No one’s sure when John Donne’s Holy Sonnets were written. Many people think that Donne composed them after the death of his wife in 1617, but that’s just a guess. At any rate, they weren’t published until 1633, two years after Donne’s death. As the title suggests, they are about religion. But, not exclusively. Some of them are also about sex, violence, and, in this case, mortality. Donne was a preacher, and he wrote many electrifying sermons in his lifetime. However, he is best known for his poems, among which the Holy Sonnets stand out. They are deep, intense, personal, complicated, and playful.
Donne is commonly grouped among the Metaphysical Poets, a loose collection of writers from the early 17th century. Along with Donne, the most famous Metaphysicals are Andrew Marvell and George Herbert. We wish we could say that they have a clubhouse and a secret password, but, sadly, no. They weren’t a formal group at all, and the term didn’t exist until the famous literary critic Samuel Johnson coined it in the 18th century.
"Metaphysics" is the study of the ultimate reality beyond our everyday world, including questions about God, creation, and the afterlife. These poets are known for using symbols and images from the "physical" world to spin complicated arguments about such "metaphysical" concerns. They are known especially for the use of wit, which involves a lot of wordplay. When someone makes fun of you and you find the perfect comeback, that’s wit. After you read this poem, you’ll be convinced: if Donne was alive today, he’d be a master of the comeback.
This sonnet is about making death seem not-so-scary. We could say that you should care about the poem because it succeeds in this goal, but quite frankly, we’re still afraid of death after reading it. Donne wrote a lot of poems and sermons about religion and the afterlife, but we don’t think the average reader picking up this sonnet will be cured of his or her anxious thoughts about mortality.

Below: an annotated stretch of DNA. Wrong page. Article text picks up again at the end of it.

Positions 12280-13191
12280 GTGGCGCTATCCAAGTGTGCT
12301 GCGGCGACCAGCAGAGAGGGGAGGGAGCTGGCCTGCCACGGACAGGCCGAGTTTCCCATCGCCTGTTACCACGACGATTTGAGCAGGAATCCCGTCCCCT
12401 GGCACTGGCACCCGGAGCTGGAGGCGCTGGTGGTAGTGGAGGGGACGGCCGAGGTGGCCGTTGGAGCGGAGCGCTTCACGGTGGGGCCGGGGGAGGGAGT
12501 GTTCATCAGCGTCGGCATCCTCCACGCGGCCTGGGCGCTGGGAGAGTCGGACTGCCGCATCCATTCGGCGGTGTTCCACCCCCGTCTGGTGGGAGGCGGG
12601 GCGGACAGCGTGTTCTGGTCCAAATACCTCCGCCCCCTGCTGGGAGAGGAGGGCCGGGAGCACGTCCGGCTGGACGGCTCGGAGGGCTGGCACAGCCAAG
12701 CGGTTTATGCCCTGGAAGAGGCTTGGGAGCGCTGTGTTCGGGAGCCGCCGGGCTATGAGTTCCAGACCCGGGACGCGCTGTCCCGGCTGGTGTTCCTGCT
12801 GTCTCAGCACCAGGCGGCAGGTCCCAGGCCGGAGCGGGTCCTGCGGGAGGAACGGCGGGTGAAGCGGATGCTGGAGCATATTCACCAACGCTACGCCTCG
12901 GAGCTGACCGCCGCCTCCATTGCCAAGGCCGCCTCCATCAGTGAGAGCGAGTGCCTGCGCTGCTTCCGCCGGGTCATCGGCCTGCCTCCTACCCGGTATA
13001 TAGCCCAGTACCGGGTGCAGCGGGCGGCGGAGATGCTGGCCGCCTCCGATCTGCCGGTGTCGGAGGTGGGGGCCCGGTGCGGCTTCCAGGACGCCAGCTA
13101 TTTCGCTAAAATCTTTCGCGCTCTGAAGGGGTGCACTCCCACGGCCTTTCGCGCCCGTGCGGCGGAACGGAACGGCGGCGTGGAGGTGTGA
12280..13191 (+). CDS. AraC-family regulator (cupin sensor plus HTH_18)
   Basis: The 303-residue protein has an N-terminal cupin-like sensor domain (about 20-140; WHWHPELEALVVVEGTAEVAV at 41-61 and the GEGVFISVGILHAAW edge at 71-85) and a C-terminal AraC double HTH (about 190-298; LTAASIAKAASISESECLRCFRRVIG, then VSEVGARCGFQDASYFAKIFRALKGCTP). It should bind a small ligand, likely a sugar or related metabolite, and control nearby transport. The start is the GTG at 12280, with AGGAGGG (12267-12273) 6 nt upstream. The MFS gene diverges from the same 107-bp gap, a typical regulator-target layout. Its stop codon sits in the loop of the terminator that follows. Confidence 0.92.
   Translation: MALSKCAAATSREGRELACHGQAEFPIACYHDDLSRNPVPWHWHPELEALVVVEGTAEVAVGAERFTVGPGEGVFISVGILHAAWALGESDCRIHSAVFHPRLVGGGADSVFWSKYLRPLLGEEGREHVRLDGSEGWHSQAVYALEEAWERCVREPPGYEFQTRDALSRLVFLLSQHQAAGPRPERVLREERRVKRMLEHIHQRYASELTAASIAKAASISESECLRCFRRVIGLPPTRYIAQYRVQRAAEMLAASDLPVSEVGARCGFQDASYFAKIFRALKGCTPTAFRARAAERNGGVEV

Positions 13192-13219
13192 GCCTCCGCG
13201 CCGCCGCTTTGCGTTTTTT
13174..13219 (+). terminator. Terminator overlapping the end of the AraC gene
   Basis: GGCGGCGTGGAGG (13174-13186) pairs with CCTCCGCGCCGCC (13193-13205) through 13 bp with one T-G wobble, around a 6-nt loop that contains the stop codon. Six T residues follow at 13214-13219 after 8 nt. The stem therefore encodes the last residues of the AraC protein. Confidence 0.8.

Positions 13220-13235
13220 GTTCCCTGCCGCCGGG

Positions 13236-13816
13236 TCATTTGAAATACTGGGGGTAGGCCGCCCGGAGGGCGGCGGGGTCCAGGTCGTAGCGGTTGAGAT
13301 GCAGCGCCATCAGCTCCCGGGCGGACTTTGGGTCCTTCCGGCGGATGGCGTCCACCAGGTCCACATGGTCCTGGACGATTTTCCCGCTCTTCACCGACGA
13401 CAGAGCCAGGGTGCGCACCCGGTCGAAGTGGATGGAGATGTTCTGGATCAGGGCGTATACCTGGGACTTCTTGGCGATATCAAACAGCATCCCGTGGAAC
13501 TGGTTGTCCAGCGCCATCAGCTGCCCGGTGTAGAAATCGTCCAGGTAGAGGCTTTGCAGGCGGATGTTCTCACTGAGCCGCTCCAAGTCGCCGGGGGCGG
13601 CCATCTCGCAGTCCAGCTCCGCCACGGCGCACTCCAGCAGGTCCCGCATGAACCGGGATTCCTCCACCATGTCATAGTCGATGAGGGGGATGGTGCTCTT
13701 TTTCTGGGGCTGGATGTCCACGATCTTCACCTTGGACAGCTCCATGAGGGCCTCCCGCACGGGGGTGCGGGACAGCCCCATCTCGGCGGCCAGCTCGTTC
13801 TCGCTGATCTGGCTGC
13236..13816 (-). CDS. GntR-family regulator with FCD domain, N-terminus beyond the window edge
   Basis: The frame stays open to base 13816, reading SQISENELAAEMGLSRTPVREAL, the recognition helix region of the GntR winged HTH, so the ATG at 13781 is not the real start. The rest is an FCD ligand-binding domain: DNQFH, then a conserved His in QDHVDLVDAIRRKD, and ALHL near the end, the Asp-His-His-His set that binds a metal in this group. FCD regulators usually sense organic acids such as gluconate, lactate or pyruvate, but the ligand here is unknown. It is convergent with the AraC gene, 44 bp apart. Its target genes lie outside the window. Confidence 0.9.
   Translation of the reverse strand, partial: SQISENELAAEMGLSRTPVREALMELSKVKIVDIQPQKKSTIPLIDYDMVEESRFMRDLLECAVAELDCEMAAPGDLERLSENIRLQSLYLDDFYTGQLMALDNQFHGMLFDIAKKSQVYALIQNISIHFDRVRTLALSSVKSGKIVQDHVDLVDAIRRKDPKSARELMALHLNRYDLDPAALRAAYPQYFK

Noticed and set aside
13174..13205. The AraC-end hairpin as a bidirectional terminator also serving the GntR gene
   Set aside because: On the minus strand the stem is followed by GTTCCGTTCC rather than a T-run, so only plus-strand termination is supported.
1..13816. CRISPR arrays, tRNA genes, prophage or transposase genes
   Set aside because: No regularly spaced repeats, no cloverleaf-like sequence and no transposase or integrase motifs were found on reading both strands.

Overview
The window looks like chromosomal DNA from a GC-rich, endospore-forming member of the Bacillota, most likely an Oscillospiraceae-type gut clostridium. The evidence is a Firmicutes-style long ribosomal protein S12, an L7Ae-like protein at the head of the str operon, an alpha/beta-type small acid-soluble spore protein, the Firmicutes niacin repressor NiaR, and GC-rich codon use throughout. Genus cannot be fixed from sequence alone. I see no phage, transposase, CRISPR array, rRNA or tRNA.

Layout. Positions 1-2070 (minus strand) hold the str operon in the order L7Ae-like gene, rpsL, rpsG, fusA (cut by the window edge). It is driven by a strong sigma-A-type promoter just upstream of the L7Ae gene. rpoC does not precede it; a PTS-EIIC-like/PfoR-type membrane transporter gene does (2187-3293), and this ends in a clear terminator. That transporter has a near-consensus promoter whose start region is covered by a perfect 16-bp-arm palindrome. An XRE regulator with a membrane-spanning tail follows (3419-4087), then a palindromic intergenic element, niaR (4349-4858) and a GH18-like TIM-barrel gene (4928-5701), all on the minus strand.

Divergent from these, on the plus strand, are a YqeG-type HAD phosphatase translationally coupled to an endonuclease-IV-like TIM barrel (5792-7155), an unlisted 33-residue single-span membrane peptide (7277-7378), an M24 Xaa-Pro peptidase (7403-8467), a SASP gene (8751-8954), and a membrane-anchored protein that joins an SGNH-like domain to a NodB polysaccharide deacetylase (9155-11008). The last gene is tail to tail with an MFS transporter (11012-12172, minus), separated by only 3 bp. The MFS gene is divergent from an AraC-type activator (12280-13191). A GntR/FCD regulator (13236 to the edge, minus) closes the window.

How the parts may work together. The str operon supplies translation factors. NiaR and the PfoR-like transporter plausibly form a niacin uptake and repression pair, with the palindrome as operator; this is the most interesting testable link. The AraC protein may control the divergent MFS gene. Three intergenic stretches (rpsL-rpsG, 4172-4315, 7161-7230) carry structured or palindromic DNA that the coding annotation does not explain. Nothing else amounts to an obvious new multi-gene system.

But, there’s another reason you should care about this poem: it’s a great example of how to tell off a bully of any kind. It doesn’t have to be the type of bully that wants to sucker-punch you, and then take your lunch money. It could be a boss who gives you all the worst jobs to do, or a friend who tries to intimidate you. Donne will teach you how to take them down a notch.
Step 1: Catch them off guard. Donne starts ordering Death around right from the start. This is a total role-reversal, and we assume that Death doesn’t know what to make of it.
Step 2: Act sympathetic, with a touch of condescension. Nothing annoys a bully more than your pity. When Donne calls Death "poor," we imagine that it just burns the guy up.
Step 3: When they do bad stuff to you, pretend it’s good. Donne says that death will be pleasurable, like sleep and rest. If you ever get into fistfight with someone bigger than you (which we definitely don’t encourage), you can try the same thing: "Hey, thanks for showing me some moves."
Step 4: Point out their weaknesses. Donne points out that lesser figures control Death, like suicidal people. Then, he makes fun of Death for hanging out with losers like "sickness." Seriously, dude: Sickness? That guy always gets picked last in gym class.
Step 5: Claim that other people can do the job better. Donne claims that "poppies" or "charms" are just as good at making him fall asleep.
Step 6: Scare them with future consequences. Donne tells Death that he’ll "die" once eternity comes. You probably shouldn’t threaten your bully with death, but you can tell them that they’ll probably end up working for you one day.
There you have it. Six easy steps to conquering that really scary person in your life, courtesy of Mr. Donne, Metaphysical Poet and self-help expert.
Audio files with readings of the poem, including "Death, be not proud."
After you see this picture, you’ll know why the ladies love him.
The flower people use to make opium.
A fantastic resource. You can check out the first published versions of Donne’s poetry, which have a different punctuation and order.
T.S. Eliot Essay
An famous essay by the poet T.S. Eliot on the Metaphysical Poets.
John Donne: A Collection of Critical Essays, by Helen Gardner
Gardner is one of the most important Donne scholars of the 20th century.
Wit: A Play, by Margaret Edson
An fantastic Pulitzer Prize winning play about a John Donne scholar diagnosed with cancer. Facing her own death, Donne's poems, and particularly "Death be not proud," take on new meaning for her. This play was also turned into a great movie starring Emma Thompson.
A fantastic Web site containing a detailed biography, scholarly essays on Donne, and a very large selection of his works.
Make sure to check out the link to "A Brief Guide to the Metaphysical Poets."
"Death, be not proud": Live action version
An actor reads the sonnet while sitting next to a fireplace.